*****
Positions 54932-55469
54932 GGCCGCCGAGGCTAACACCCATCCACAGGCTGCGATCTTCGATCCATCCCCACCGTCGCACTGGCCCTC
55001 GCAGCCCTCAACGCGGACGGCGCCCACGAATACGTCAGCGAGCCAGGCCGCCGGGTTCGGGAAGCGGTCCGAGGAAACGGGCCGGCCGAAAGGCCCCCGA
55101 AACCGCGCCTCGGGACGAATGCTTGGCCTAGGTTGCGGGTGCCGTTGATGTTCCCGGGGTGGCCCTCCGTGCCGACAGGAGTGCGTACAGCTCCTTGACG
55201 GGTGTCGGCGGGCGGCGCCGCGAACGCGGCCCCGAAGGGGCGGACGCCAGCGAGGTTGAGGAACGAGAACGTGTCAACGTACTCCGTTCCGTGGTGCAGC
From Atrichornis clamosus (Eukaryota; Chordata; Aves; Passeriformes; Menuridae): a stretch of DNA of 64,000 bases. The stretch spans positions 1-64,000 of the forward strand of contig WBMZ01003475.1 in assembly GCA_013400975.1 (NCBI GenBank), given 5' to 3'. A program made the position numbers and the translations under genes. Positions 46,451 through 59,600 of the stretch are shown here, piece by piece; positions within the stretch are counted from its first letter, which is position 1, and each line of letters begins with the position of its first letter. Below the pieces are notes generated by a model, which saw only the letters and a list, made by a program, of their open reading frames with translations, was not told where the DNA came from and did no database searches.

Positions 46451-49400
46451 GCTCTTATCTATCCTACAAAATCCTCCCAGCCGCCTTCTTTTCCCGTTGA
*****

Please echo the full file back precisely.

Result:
Positions 54932-55469
54932 GGCCGCCGAGGCTAACACCCATCCACAGGCTGCGATCTTCGATCCATCCCCACCGTCGCACTGGCCCTC
55001 GCAGCCCTCAACGCGGACGGCGCCCACGAATACGTCAGCGAGCCAGGCCGCCGGGTTCGGGAAGCGGTCCGAGGAAACGGGCCGGCCGAAAGGCCCCCGA
55101 AACCGCGCCTCGGGACGAATGCTTGGCCTAGGTTGCGGGTGCCGTTGATGTTCCCGGGGTGGCCCTCCGTGCCGACAGGAGTGCGTACAGCTCCTTGACG
55201 GGTGTCGGCGGGCGGCGCCGCGAACGCGGCCCCGAAGGGGCGGACGCCAGCGAGGTTGAGGAACGAGAACGTGTCAACGTACTCCGTTCCGTGGTGCAGC
From Atrichornis clamosus (Eukaryota; Chordata; Aves; Passeriformes; Menuridae): a stretch of DNA of 64,000 bases. The stretch spans positions 1-64,000 of the forward strand of contig WBMZ01003475.1 in assembly GCA_013400975.1 (NCBI GenBank), given 5' to 3'. A program made the position numbers and the translations under genes. Positions 46,451 through 59,600 of the stretch are shown here, piece by piece; positions within the stretch are counted from its first letter, which is position 1, and each line of letters begins with the position of its first letter. Below the pieces are notes generated by a model, which saw only the letters and a list, made by a program, of their open reading frames with translations, was not told where the DNA came from and did no database searches.

Positions 46451-49400
46451 GCTCTTATCTATCCTACAAAATCCTCCCAGCCGCCTTCTTTTCCCGTTGA